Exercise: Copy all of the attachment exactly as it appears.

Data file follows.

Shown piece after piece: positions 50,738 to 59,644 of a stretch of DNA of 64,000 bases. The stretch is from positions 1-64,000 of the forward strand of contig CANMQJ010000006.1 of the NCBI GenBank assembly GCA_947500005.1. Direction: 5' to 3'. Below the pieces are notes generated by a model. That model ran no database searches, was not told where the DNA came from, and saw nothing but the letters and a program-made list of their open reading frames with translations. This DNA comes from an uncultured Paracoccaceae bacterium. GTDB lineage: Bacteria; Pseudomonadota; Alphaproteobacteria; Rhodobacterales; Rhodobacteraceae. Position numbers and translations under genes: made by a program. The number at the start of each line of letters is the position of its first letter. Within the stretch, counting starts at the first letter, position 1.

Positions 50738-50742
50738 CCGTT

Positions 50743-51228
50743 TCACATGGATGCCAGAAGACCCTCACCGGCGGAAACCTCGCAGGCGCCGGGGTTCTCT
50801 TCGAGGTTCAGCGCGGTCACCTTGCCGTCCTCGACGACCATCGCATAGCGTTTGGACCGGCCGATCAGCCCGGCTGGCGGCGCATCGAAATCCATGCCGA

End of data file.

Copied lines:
Shown piece after piece: positions 50,738 to 59,644 of a stretch of DNA of 64,000 bases. The stretch is from positions 1-64,000 of the forward strand of contig CANMQJ010000006.1 of the NCBI GenBank assembly GCA_947500005.1. Direction: 5' to 3'. Below the pieces are notes generated by a model. That model ran no database searches, was not told where the DNA came from, and saw nothing but the letters and a program-made list of their open reading frames with translations. This DNA comes from an uncultured Paracoccaceae bacterium. GTDB lineage: Bacteria; Pseudomonadota; Alphaproteobacteria; Rhodobacterales; Rhodobacteraceae. Position numbers and translations under genes: made by a program. The number at the start of each line of letters is the position of its first letter. Within the stretch, counting starts at the first letter, position 1.

Positions 50738-50742
50738 CCGTT

Positions 50743-51228
50743 TCACATGGATGCCAGAAGACCCTCACCGGCGGAAACCTCGCAGGCGCCGGGGTTCTCT
50801 TCGAGGTTCAGCGCGGTCACCTTGCCGTCCTCGACGACCATCGCATAGCGTTTGGACCGGCCGATCAGCCCGGCTGGCGGCGCATCGAAATCCATGCCGA